Actually, it was precisely because these early Christians were anchored in an eternal political reality—their citizenship in heaven—that allowed them to engage in the kingdom of this world in such a non-divisive and redemptive manner.

    If you believe that this world is all there is, and that the political issues of the moment are make-or-break issues, then you will be desperate in your political engagement. And desperate people do desperately dumb things! You will be reactionary to your opponents, vindictive when attacked, cynical in the face of corruption, and hopeless in the face of setbacks. But if your hope goes beyond the kingdoms of this world, then you will be like the early Christians, who, though maligned as troublemakers, lit the path for a new way of engaging. Listen to this 2nd century tribute:

    “Christians are no different from the rest in their nationality, language or customs…. They fulfill all their duties as citizens, but they suffer as foreigners…. They obey all laws, but they live at a level higher than that required by the law. They love all, but all persecute them…. In a word, what the soul is in the body, that is what Christians are in the world.” (Epistle to Diognetus, c. A.D. 150)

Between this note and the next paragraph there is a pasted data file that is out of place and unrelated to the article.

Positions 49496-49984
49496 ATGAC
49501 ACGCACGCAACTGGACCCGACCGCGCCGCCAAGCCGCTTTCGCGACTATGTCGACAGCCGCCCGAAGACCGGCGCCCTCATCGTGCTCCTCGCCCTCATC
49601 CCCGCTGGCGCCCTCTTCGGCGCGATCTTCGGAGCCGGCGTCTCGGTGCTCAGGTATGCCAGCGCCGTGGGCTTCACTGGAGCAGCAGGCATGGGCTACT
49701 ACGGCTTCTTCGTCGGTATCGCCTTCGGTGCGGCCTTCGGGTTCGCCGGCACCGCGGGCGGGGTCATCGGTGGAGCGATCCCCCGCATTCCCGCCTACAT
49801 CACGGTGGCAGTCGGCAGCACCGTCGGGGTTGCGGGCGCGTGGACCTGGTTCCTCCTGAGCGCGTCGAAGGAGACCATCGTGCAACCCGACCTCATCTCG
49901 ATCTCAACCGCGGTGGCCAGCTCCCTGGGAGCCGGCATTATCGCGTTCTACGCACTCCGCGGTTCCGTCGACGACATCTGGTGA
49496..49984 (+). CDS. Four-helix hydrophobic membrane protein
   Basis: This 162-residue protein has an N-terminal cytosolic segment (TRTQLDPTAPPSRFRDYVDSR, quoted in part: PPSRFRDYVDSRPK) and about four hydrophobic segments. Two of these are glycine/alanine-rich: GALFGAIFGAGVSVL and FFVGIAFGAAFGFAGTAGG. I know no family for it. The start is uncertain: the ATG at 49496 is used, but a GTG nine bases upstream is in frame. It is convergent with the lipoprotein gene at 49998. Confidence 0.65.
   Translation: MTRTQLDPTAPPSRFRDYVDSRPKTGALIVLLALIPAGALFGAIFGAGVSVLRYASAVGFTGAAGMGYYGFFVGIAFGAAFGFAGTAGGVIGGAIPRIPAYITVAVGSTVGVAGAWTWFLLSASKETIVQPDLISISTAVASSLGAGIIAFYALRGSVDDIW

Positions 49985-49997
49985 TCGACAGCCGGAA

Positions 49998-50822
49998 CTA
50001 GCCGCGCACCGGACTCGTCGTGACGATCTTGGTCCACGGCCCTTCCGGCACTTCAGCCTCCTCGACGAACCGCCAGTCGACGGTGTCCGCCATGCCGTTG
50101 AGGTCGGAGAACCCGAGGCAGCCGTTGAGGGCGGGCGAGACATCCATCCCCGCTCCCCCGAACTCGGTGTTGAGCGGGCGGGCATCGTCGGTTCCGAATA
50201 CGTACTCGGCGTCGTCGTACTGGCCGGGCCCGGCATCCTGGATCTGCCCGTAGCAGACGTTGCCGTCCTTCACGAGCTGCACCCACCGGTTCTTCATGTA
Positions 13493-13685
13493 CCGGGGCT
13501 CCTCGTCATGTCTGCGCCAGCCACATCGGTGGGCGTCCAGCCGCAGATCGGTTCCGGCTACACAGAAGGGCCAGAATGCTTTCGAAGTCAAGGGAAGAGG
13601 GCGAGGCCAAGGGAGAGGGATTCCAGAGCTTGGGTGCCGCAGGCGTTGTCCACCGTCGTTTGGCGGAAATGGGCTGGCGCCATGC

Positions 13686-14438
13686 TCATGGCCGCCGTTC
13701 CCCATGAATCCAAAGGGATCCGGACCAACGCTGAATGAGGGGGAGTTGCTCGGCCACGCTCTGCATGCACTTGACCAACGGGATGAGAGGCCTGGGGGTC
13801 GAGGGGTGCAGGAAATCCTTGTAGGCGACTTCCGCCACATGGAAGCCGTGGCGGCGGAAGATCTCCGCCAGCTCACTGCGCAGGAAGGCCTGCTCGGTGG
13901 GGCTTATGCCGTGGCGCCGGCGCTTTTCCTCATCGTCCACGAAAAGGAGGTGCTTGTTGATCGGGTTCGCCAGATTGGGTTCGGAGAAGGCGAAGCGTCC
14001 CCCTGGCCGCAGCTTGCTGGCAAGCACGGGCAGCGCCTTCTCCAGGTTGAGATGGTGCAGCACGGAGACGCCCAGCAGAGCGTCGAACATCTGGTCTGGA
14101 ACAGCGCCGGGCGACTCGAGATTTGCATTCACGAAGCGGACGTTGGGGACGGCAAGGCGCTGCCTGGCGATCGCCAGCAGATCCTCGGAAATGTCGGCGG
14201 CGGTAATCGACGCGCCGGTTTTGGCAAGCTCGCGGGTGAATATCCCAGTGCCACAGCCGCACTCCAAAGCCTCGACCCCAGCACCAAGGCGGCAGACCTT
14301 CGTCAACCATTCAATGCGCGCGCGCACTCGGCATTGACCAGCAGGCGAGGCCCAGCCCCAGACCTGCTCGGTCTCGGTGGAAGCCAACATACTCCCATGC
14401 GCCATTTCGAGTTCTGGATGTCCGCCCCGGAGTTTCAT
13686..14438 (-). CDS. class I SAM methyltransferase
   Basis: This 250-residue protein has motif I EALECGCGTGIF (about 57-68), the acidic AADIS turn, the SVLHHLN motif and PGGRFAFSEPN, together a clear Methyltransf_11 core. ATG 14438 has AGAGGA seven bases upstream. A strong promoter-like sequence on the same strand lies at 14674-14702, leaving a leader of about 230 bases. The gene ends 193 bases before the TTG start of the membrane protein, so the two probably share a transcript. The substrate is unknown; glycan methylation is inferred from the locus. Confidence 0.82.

Could this describe you?

    Something to think about from The Kingdom Perspective.

    “They were continually devoting themselves to the apostles’ teaching and to fellowship, to the breaking of bread and to prayer. Everyone kept feeling a sense of awe; and many wonders and signs were taking place through the apostles. And all those who had believed were together and had all things in common; and they began selling their property and possessions and were sharing them with all, as anyone might have need. Day by day continuing with one mind in the temple, and breaking bread from house to house, they were taking their meals together with gladness and sincerity of heart, praising God and having favor with all the people. And the Lord was adding to their number day by day those who were being saved.”